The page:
On Tuesday, the Food and Drug Administration’s advisory committee voted in favor of approving the world’s first respiratory syncytial virus (RSV) vaccine for adults 60 and up from Pfizer.
Respiratory syncytial virus, also called human respiratory syncytial virus and human orthopneumovirus, is a common, contagious virus that causes infections of the respiratory tract. It is a negative-sense, single-stranded RNA virus.
In a close decision, the FDA’s independent Vaccines and Related Biological Products Advisory Committee (VRBPAC) voted 7 to 4 on safety and 7 to 4 on effectiveness with one member abstaining.
Several of the specialists who did not vote in favor on the basis of the vaccine’s efficacy were concerned that there were not enough people infected with respiratory syncytial virus (RSV) during the trial to properly evaluate the shot, NBC News reported.
Specialists who voted against the vaccine based on its safety profile were concerned that it might increase the risk of Guillain-Barré syndrome (GBS), a rare neurological disease that can kill nerve cells and lead to muscle weakness or paralysis.
“It was a 1 in 9,000 risk of GBS, which is concerning,” said Dr. Hana El Sahly, the FDA advisory committee chair, who voted against the shot based on its safety profile but in favor based on efficacy.
The VRBPAC claimed that the available data is “adequate to support the safety and effectiveness of its respiratory syncytial virus (RSV) bivalent vaccine candidate PF-06928316 or RSVpreF. ”
“The vaccine candidate is currently under FDA review for the prevention of acute respiratory disease and lower respiratory tract disease caused by RSV in adults 60 years of age and older,” Pfizer said in its news release.
“In older adults, RSV can result in serious illness, hospitalization, or even death, so there is a significant need to protect this at-risk population,” said Annaliesa Anderson, Ph.D., Senior Vice President and Chief Scientific Officer, Vaccine Research and Development, Pfizer. “We are encouraged by the outcome of today’s VRBPAC meeting as it is a testament to the strength of our science and dedication to bringing this important vaccine candidate to the market. We look forward to working with the FDA as it completes the review of our application.”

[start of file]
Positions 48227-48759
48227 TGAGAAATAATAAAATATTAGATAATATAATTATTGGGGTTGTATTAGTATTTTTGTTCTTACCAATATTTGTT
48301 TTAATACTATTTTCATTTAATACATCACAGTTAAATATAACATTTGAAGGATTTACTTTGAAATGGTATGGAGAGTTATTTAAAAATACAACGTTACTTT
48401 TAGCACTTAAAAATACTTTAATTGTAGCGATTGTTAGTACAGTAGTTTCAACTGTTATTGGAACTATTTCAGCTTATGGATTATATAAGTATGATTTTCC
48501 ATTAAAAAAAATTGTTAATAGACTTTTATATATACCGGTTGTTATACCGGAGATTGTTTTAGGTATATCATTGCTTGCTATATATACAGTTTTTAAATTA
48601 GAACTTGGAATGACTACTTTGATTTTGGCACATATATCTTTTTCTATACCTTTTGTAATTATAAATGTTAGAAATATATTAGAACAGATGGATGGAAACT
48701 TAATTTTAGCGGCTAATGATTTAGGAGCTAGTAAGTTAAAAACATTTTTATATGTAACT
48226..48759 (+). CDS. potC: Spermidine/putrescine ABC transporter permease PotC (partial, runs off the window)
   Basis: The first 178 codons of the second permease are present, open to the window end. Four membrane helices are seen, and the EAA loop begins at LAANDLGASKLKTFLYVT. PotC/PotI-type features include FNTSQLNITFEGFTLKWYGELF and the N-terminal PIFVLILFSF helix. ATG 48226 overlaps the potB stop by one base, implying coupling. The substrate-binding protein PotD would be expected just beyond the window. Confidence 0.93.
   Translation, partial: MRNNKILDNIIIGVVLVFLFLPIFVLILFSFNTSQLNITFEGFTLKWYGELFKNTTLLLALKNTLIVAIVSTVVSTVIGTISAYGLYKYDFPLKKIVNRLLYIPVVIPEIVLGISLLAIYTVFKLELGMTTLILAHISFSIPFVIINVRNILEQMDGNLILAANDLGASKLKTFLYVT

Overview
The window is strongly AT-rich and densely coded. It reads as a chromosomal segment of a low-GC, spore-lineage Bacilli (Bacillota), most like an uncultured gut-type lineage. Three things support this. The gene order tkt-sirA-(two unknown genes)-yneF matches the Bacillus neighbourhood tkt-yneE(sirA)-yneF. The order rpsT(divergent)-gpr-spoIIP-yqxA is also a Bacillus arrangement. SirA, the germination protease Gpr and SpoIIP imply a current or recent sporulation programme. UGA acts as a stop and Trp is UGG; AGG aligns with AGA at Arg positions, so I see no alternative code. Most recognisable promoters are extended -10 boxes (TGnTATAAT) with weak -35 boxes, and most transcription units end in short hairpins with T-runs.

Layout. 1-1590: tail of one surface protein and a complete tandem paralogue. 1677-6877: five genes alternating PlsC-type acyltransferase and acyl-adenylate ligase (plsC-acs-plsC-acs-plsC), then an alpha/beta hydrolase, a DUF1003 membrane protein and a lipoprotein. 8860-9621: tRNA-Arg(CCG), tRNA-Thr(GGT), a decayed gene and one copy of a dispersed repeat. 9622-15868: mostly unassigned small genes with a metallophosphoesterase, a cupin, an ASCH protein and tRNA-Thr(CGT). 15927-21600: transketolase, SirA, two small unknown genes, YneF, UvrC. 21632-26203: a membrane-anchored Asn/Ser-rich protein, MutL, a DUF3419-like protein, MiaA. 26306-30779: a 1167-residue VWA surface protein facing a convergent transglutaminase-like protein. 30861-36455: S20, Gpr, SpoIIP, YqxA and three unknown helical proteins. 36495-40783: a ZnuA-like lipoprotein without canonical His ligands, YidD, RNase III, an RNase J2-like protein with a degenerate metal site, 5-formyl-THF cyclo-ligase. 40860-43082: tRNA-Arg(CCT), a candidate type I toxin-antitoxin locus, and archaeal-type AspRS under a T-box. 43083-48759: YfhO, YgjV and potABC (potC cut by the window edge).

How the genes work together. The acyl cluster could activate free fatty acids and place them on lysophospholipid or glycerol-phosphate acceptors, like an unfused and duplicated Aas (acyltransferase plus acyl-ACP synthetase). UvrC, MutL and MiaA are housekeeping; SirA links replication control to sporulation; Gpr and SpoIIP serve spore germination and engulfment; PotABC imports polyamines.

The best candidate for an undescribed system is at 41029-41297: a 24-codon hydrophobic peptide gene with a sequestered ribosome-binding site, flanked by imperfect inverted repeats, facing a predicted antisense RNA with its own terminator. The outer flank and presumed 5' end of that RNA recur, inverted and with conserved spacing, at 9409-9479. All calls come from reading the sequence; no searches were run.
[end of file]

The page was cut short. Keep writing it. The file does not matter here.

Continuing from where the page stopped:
The FDA will now decide whether or not to approve the vaccine. This process could take months, even though the FDA typically accepts the recommendations of its advisory group. A general rollout of the vaccine is based upon a strong recommendation from the Centers for Disease Control and Prevention (CDC) following FDA approval.
FDA decision expected by PDUFA goal date in May 2023.
The RSV vaccine market for adults will be worth up to $10 billion by 2032, according to Fortune.
The outlet added, “Pfizer is also facing off with collaborators Sanofi and AstraZeneca Plc to develop prevention for dangerous RSV infections in newborns, a market that could reach $1.5 billion, according to projections by Bloomberg Intelligence.”
The Gateway Pundit reported that Pfizer is developing a new vaccine given specifically to pregnant women that will immunize an unborn baby while still in the womb. Pfizer claimed that their infants will be protected against the respiratory syncytial virus (RSV) after birth.
“MATISSE is an ongoing randomized, double-blinded, placebo-controlled Phase 3 study designed to evaluate the efficacy, safety, and immunogenicity of RSVpreF against medically attended lower respiratory tract illness (MA-LRTI) and severe MA-LRTI in infants born to healthy women vaccinated during pregnancy,” Pfizer said.
In the Pfizer study, 7,400 pregnant women were randomly assigned to receive a single dosage of RSVpreF or a placebo during the late second to the third trimester of their pregnancy.
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